Is there credit for good behavior in federal prison after a federal crime conviction? If so, how does it work?
When someone is sentenced to do time after a federal conviction, there is no such thing as parole. The only early release is based on two factors. Number one, good behavior when you’re in custody. It’s also based on the charges. What happens is this. They review all your conduct while you’re in prison. They review the charges against you.
They review the presentence investigation that was prepared for the judge prior to your sentencing. Then you typically get 15% taken off your sentence and because there’s no parole, that’s all you’re going to get your sentence reduced by. You’ll typically serve 85% unless you’re able to go to a halfway house usually for the last six months of your sentence. That’s the way it works.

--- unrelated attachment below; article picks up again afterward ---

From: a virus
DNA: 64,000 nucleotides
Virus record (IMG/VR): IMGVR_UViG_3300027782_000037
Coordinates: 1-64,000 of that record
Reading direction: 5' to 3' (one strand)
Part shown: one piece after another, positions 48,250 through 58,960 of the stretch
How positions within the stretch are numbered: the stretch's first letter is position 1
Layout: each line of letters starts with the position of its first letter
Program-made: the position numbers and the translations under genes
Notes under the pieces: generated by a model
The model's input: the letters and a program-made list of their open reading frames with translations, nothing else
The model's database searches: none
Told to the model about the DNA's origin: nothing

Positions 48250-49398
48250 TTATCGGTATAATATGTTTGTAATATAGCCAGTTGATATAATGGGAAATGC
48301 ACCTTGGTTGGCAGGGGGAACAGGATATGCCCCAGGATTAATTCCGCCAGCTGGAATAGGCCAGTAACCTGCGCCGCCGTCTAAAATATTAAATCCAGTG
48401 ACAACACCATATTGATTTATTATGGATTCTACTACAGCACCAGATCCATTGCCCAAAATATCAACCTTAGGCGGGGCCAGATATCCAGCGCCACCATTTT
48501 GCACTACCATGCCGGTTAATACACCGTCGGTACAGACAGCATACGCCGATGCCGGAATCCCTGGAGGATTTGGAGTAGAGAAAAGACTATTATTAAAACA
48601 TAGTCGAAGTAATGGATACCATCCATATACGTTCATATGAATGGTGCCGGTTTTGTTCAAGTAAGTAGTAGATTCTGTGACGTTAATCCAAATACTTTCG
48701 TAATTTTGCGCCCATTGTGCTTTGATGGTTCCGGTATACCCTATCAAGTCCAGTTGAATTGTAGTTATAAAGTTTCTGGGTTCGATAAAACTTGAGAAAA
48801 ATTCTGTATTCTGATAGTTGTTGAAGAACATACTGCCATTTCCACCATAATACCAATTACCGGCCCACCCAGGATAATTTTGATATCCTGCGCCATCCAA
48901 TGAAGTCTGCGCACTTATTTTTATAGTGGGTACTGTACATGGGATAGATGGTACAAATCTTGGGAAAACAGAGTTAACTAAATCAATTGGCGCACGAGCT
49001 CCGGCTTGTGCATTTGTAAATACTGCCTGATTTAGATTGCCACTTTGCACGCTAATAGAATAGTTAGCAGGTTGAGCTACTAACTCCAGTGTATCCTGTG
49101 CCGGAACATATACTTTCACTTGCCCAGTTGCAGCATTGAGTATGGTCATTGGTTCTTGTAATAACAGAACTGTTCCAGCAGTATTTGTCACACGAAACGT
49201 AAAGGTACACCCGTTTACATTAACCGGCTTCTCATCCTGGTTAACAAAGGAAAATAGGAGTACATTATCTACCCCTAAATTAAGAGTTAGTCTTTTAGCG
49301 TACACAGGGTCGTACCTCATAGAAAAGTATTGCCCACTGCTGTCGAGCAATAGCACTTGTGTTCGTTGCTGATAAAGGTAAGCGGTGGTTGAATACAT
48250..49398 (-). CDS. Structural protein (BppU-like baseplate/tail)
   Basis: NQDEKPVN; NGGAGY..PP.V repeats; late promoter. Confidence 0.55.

You need a good criminal defense attorney who understands how the federal criminal justice system works and how serving time really works to get you out as early as possible, to get you to a halfway house as quickly as possible. You’re dealing with a bureaucracy. It’s very difficult if you do it on your own or if you’re relying on your family to help you. We can help you. This is what we do.